Zombies have now been found to be resistant to the majority of standard anti-necrotics.
“Walkers now seem to be immune to shotguns, flamethrowers, katanas and some are even impervious to chainsaws attached to hands,” explains Dr Ashcroft of Undead Monster Brain Removal Enterprise Limited, Los Angeles (UMBRELLA).
Continue reading “World Looks on in Horror as Anti-Necrotic Resistance in Zombies becomes ‘Global Threat’”
The Nobel Prize was established by explosive Swedish inventor Alfred Nobel in the late 19th century, and has been awarded to some of the greatest minds to ever exist in science and literature in the last 100 years. Ignorance is Bliss News has rounded up 2016’s winners below.
Singer-songwriter Bob Dylan, for his set of equations which have described natural phenomena in a remarkably wide range of fields. Dylan’s 115th Law allows for the estimation of the distance travelled by a male human before he reaches manhood (at least 12 roads), and how many deaths it takes before western society decides that too many have died (only one, providing it’s a sufficiently young child). Continue reading “Dylan, Shakespeare and Brexit Unlikely Winners in 2016’s Nobel Announcements”
Welcome, faithful Cause and Effect reader. Following the recent success of our broadcasting schedule for the new medium of Television, Ignorance is Bliss TV has returned for more high-quality viewing. See below for the full list of programmes.
Continue reading “Ignorance is Bliss TV: Controlling What You Watch, and When You Watch It, Part II”
Scientist at the OPERA (Oslo Polar Electromagnetic Resonance Analyser) in Norway have detected the common reindeer, Rangifer tarandus, travelling faster than the speed of light. A fundamental law of physics, proposed by Albert Einstein, is that nothing is able to travel faster than 299,792,458 meters per second.
The OPERA is part of a lesser known collaboration between Scandinavian scientific research institutes known as CERN (Centre for the Experimentation of the Real and Not-real). OPERA falls safely into the “N” category. OPERA lies 1,400 metres beneath the University of Oslo’s department of Theoretical Astrophysics. This latest experiment was a combined effort between the University’s Astrophysics department, who designed the 1800 tonne detector (an array of electronics and carrots that reindeer are found of), maintain the 73km track which the reindeer travel along and analyse the complex results once the Reindeer reach the detector, and the University’s Animal Management department who supplied the carrots. Continue reading “Scientists Suggest Superluminal Santa”
This past week traditional mothers’ sayings are turning out to be true and influencing real life. The discovery was initially made by 8 year old Jason Cracknell, who, despite repeated warnings by his mother, realised that he had square eyes after “sitting in front of that damn screen” for 6 hours straight. Continue reading “Mothers’ Sayings Turn Out to be True, Boy with Square Eyes Discovers”
Conservation is a thankless task. Those you save are unable to communicate their gratitude, you fight the giants of industry and ignorance and you are completely reliant on donations. In these times of economic uncertainty it is movements like conservationism that are hit the hardest.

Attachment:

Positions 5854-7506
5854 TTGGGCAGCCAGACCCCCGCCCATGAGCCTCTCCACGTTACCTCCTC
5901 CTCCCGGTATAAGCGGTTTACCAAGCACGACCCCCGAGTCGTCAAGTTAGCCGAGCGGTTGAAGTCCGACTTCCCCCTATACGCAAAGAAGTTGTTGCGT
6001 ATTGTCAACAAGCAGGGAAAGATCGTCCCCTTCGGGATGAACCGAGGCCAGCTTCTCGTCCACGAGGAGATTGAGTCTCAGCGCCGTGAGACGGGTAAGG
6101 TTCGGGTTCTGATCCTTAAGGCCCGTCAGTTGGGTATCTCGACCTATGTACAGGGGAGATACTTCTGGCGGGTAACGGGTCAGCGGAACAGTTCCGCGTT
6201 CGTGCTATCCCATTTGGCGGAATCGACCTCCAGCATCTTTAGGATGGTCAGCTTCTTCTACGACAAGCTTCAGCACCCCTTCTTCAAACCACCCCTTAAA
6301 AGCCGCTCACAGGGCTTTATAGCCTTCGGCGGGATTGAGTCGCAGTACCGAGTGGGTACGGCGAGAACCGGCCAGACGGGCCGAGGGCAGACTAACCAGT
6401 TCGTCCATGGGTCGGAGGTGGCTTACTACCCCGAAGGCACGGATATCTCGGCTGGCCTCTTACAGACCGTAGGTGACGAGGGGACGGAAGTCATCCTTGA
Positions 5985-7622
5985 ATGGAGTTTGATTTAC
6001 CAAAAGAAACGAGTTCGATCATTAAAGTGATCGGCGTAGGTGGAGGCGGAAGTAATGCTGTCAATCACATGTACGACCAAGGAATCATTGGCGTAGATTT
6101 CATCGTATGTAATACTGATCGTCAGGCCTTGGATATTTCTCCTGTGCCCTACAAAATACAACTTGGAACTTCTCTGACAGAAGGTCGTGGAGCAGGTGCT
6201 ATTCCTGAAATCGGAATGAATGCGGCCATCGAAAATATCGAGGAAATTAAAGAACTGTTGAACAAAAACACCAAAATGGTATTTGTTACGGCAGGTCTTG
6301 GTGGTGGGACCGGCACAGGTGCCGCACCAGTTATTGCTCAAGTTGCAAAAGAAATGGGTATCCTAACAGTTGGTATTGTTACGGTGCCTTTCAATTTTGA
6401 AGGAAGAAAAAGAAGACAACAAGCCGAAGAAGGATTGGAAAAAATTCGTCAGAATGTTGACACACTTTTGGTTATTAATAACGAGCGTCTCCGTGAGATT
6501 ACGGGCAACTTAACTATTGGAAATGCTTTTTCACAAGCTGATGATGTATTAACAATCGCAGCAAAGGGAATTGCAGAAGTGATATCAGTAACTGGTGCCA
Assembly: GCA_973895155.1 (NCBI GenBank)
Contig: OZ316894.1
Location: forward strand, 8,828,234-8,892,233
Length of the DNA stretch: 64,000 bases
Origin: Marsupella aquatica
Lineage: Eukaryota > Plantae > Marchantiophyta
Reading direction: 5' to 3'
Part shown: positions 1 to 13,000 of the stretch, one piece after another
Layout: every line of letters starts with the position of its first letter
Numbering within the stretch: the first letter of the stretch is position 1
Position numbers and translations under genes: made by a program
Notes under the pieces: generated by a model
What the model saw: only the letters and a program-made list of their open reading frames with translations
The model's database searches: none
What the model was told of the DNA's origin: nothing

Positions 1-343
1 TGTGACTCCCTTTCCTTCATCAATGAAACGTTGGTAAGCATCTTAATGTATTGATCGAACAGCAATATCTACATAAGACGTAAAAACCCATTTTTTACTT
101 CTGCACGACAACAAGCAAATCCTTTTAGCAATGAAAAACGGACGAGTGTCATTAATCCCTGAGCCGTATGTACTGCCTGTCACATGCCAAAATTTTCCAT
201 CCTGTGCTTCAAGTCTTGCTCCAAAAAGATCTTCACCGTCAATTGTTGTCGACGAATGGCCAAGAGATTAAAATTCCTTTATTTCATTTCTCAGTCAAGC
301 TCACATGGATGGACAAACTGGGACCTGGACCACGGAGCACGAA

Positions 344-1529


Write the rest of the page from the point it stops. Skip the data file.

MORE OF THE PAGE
Arthur Turnure, a magazine editor, sets to change this by using his knowledge of the glamour magazine industry to increase the money flowing into conservation. He was elected Artistic Director of the World Wildlife Foundation (WWF) one year ago. His first plan, “Kiss or Cull” was immediately implemented at the Kaziranga Tiger reserve in India. The plan involves removing the “least adorable, least cool and least majestic animals” in a population and selectively breeding the most aesthetically pleasing. Continue reading “Conservationist Unveils New Plan to Boost Funds and Interest in Conservation”
After six months of fighting, the rebel forces finally invaded the Libyan capital of Tripoli. However, there is still unrest in the capital with reports of gunfights on the streets, though many feel that the pro-Gaddafi forces will lose morale if Gaddafi himself is captured. Intelligence services remain adamant that he has not left the country, leaving just 679,362 square miles to search. The British government has turned to the scientific community for help.
Dr George Marsh, an ecologist from the University of Kent, was the first to accept the call. His plan is known, officially, as “Quantative Understanding And Description of Rarely Apprehended Tyrants” (QUADRAT). The QUADRAT system works by sampling a small area and then scaling these observations up for the entire country.
Continue reading “Scientists Called In to Help Hunt for Gaddafi”
Dr Rose Cypris is a psychologist from the University of Rome who, until a month ago, was virtually unknown in the world of science. That all changed with the publishing of her paper “Social Interactions Most Successful among Scientists” (Nature, Volume 476). The paper details the results of an extensive study which documented the carnal relations of thousands of professionals. The empirical and unbiased data clearly shows that those who partner with scientists report the highest feelings of satisfaction.
Continue reading “Survey Reveals Scientists Make the Best Lovers”
Japan’s crippled Fukushima nuclear plant is not fully prepared for the impending death and destruction of the Godzilla attack likely to be hitting them soon, officials admit. Continue reading “Japan Plant “Unready” For Godzilla Attack”
It’s been reported that a selfish Brazilian logger recently destroyed a rare species of plant, found only in the Amazon rainforest, which could have cured generations to come from a fatal illness, had its medicinal properties been fully realised. Continue reading “Logger Once Again Kills a Species that Could Have Saved Lives”